The language of standard propositional modal logic has one operator (? or ?), that can be thought of as being determined by the quantifiers ? or ?, respectively: for example, a formula of the form ?F is true at a point s just in case all the immediate successors of s verify F.This paper uses a propositional modal language with one operator determined by a generalized quantifier to discuss a simple connection between standard invariance conditions on modal formulas and generalized (...)
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  20. Gilad Ben-Avi & Yoad Winter (2004). Scope Dominance with Monotone Quantifiers Over Finite Domains. Journal of Logic, Language and Information 13 (4):385-402.
    We characterize pairs of monotone generalized quantifiers Q1 and Q2 over finite domains that give rise to an entailment relation between their two relative scope construals. This relation between quantifiers, which is referred to as scope dominance, is used for identifying entailment relations between the two scopal interpretations of simple sentences of the form NP1–V–NP2. Simple numerical or set-theoretical considerations that follow from our main result are used for characterizing such relations. The variety of examples in which they hold are (...)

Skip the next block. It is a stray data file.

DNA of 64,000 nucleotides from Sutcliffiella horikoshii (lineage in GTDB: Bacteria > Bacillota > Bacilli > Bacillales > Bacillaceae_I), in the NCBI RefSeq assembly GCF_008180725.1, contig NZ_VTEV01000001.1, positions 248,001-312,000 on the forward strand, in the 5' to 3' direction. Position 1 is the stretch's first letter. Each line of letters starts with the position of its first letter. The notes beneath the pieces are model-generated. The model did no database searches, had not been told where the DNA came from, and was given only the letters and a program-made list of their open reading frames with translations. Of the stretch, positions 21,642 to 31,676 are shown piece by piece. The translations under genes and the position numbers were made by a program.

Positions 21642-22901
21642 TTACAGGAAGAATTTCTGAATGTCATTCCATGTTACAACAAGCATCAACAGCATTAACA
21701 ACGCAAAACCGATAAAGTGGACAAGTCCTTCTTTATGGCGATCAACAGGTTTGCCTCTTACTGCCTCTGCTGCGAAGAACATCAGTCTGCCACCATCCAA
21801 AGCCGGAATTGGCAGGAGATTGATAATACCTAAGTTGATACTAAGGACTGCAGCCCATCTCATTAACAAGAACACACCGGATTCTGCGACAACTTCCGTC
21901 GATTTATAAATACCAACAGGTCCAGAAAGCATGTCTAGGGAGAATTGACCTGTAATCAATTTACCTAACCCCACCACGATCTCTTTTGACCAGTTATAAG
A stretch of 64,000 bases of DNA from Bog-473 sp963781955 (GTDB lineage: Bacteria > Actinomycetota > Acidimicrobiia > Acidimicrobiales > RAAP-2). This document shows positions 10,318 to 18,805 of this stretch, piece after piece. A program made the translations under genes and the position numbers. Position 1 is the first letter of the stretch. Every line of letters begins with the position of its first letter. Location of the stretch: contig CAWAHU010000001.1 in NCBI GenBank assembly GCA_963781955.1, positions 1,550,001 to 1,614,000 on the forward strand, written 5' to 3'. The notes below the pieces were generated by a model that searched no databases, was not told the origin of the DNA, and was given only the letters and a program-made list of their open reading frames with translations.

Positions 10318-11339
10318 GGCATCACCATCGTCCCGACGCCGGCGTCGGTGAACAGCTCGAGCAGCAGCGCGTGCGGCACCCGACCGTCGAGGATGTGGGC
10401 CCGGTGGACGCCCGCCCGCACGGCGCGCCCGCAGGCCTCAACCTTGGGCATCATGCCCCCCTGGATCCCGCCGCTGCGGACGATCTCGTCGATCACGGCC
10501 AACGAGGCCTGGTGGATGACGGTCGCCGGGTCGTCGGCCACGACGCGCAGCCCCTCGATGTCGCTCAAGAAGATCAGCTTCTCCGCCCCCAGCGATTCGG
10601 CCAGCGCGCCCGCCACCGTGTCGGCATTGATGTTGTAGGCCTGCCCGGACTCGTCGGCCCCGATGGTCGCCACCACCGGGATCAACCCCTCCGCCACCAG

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  21. Gilad Ben-Avi & Yoad Winter (2003). Monotonicity and Collective Quantification. Journal of Logic, Language and Information 12 (2):127-151.
    This article studies the monotonicity behavior of plural determinersthat quantify over collections. Following previous work, we describe thecollective interpretation of determiners such as all, some andmost using generalized quantifiers of a higher type that areobtained systematically by applying a type shifting operator to thestandard meanings of determiners in Generalized Quantifier Theory. Twoprocesses of counting and existential quantification thatappear with plural quantifiers are unified into a single determinerfitting operator, which, unlike previous proposals, both capturesexistential quantification with plural determiners and respects theirmonotonicity (...)